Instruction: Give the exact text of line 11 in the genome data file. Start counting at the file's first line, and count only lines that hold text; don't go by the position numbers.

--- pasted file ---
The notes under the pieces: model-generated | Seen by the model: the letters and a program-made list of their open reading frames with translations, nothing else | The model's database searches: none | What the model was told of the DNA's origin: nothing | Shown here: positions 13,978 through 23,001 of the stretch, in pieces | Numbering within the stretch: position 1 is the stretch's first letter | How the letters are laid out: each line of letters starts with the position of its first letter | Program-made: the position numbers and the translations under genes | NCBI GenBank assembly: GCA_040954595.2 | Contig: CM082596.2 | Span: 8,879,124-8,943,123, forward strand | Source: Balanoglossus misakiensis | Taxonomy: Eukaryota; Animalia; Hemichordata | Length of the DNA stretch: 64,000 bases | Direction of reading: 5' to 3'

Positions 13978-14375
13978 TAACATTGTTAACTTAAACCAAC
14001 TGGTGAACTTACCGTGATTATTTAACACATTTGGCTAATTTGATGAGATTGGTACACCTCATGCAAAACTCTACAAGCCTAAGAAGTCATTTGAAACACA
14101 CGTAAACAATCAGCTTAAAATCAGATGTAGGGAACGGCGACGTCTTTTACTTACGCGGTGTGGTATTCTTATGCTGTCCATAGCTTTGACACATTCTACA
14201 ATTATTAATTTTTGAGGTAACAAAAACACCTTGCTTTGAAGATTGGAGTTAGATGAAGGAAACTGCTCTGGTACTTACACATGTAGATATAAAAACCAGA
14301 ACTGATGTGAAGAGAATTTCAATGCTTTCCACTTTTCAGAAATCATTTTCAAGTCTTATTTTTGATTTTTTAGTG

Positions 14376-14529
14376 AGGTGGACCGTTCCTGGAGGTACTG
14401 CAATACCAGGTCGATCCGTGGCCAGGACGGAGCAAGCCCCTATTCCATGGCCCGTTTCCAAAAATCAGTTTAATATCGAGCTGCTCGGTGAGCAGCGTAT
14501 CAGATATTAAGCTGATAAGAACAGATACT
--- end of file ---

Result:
14501 CAGATATTAAGCTGATAAGAACAGATACT